The name given to the tree at Bodh Gaya under which the Buddha sat on the night he attained enlightenment. The tree itself was a type of fig with the botanical name Ficus religiosa. In the centuries after the Buddha, the Bodhi tree became a symbol of the Buddha’s presence and an object of worship. King Asoka’s daughter, the nun Sanghamitta, took a cutting of the tree to Sri Lanka where it still grows in the island’s ancient capital of Anaradapura.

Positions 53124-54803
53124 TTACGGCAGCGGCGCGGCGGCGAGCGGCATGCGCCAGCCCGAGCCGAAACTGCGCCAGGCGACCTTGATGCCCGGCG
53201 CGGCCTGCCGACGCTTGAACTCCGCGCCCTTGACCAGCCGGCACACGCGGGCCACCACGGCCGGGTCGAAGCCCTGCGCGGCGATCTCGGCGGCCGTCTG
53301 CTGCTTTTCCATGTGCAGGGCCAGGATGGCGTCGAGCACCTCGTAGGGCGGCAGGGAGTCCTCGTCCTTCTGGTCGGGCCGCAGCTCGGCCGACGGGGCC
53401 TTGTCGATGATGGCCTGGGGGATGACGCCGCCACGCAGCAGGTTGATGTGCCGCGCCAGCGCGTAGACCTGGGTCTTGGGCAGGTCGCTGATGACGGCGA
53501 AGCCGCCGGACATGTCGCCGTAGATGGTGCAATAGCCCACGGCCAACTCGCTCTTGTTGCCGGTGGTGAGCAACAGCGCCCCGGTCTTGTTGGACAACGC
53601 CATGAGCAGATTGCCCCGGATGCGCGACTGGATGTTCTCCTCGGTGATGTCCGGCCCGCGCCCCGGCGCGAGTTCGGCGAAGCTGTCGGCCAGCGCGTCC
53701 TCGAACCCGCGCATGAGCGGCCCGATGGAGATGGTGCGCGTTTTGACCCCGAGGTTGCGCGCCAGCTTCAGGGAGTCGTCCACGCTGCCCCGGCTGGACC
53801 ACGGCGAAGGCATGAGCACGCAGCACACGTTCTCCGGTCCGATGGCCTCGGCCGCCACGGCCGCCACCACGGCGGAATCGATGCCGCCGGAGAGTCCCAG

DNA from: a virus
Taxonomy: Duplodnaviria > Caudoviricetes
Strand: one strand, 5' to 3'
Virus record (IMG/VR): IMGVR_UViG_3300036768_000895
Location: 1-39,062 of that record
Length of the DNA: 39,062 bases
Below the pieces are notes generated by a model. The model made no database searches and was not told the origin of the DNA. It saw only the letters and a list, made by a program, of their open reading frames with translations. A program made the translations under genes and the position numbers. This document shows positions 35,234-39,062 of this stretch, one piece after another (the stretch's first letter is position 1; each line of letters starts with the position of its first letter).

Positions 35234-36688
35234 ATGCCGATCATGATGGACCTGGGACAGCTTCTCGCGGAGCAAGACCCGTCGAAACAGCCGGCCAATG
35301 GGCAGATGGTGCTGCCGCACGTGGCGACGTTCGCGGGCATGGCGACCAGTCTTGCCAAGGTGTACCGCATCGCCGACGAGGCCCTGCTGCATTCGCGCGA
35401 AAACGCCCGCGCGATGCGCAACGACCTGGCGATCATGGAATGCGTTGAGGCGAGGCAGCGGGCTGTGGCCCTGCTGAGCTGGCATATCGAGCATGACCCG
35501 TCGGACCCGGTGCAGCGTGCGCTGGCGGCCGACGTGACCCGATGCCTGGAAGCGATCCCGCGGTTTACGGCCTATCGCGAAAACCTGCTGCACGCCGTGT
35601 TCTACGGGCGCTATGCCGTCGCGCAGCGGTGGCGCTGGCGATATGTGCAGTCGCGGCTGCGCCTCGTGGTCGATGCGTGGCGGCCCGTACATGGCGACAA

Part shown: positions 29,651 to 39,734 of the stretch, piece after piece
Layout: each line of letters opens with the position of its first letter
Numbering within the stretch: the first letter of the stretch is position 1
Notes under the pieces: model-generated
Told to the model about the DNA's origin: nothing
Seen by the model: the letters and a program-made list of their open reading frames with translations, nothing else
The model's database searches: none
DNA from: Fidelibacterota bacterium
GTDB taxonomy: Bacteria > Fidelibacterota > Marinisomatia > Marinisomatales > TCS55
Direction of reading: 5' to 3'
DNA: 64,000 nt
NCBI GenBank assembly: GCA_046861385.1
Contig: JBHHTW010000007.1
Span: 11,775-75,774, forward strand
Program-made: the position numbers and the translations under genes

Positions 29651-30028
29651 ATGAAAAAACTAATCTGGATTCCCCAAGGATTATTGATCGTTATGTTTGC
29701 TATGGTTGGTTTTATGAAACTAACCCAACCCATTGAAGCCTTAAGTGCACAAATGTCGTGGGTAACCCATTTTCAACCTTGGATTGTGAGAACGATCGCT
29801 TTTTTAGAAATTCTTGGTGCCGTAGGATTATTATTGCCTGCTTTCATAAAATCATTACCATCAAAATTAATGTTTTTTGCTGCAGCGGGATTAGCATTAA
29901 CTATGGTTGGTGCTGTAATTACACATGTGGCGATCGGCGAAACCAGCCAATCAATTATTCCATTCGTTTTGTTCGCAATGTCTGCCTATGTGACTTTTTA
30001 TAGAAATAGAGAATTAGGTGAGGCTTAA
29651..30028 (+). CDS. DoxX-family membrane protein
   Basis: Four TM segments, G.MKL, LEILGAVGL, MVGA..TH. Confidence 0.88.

The original at Bodh Gaya was destroyed by King Puspyamitra during his persecution of Buddhism in the 2nd century BC and the tree planted to replace it, probably an offspring, was destroyed by King Sassanka at the beginning of the 7th century AD. The tree that grows at Bodh Gaya today was planted in 1881 by a British archaeologist after the previous one had died of old age a few years before. Many temples throughout the Buddhist world have Bodhi trees growing in them which are or are believed to be offspring of the one from Anaradapura and their worship forms an important part of popular Buddhist piety.